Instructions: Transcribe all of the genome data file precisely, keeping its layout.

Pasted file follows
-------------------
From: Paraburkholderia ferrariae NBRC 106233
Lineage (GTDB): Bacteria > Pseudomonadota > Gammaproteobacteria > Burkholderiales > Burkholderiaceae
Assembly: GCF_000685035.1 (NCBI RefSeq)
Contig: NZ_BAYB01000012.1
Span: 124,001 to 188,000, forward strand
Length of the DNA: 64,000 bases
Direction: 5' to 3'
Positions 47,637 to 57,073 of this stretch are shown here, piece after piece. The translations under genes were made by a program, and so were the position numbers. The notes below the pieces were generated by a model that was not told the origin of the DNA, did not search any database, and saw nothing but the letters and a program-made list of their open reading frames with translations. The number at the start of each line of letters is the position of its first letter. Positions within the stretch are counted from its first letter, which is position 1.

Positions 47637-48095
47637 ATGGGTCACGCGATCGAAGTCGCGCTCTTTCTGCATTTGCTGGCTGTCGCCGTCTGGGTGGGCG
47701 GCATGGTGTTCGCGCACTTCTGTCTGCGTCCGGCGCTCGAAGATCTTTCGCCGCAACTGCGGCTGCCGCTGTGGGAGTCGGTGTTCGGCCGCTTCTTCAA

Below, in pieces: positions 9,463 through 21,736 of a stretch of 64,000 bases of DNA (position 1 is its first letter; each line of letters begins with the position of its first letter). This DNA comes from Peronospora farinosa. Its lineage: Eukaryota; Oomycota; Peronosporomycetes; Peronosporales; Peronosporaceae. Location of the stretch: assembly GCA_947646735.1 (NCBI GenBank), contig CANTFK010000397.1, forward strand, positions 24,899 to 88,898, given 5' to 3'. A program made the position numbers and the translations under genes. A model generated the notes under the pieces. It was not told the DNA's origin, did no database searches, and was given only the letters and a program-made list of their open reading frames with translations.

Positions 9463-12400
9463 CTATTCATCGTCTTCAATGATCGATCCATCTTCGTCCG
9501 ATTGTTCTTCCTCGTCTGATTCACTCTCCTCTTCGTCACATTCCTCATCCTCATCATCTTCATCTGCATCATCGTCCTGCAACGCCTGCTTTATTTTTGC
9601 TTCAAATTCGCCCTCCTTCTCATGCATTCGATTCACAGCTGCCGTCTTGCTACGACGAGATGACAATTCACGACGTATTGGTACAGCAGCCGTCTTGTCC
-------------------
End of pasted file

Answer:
From: Paraburkholderia ferrariae NBRC 106233
Lineage (GTDB): Bacteria > Pseudomonadota > Gammaproteobacteria > Burkholderiales > Burkholderiaceae
Assembly: GCF_000685035.1 (NCBI RefSeq)
Contig: NZ_BAYB01000012.1
Span: 124,001 to 188,000, forward strand
Length of the DNA: 64,000 bases
Direction: 5' to 3'
Positions 47,637 to 57,073 of this stretch are shown here, piece after piece. The translations under genes were made by a program, and so were the position numbers. The notes below the pieces were generated by a model that was not told the origin of the DNA, did not search any database, and saw nothing but the letters and a program-made list of their open reading frames with translations. The number at the start of each line of letters is the position of its first letter. Positions within the stretch are counted from its first letter, which is position 1.

Positions 47637-48095
47637 ATGGGTCACGCGATCGAAGTCGCGCTCTTTCTGCATTTGCTGGCTGTCGCCGTCTGGGTGGGCG
47701 GCATGGTGTTCGCGCACTTCTGTCTGCGTCCGGCGCTCGAAGATCTTTCGCCGCAACTGCGGCTGCCGCTGTGGGAGTCGGTGTTCGGCCGCTTCTTCAA

Below, in pieces: positions 9,463 through 21,736 of a stretch of 64,000 bases of DNA (position 1 is its first letter; each line of letters begins with the position of its first letter). This DNA comes from Peronospora farinosa. Its lineage: Eukaryota; Oomycota; Peronosporomycetes; Peronosporales; Peronosporaceae. Location of the stretch: assembly GCA_947646735.1 (NCBI GenBank), contig CANTFK010000397.1, forward strand, positions 24,899 to 88,898, given 5' to 3'. A program made the position numbers and the translations under genes. A model generated the notes under the pieces. It was not told the DNA's origin, did no database searches, and was given only the letters and a program-made list of their open reading frames with translations.

Positions 9463-12400
9463 CTATTCATCGTCTTCAATGATCGATCCATCTTCGTCCG
9501 ATTGTTCTTCCTCGTCTGATTCACTCTCCTCTTCGTCACATTCCTCATCCTCATCATCTTCATCTGCATCATCGTCCTGCAACGCCTGCTTTATTTTTGC
9601 TTCAAATTCGCCCTCCTTCTCATGCATTCGATTCACAGCTGCCGTCTTGCTACGACGAGATGACAATTCACGACGTATTGGTACAGCAGCCGTCTTGTCC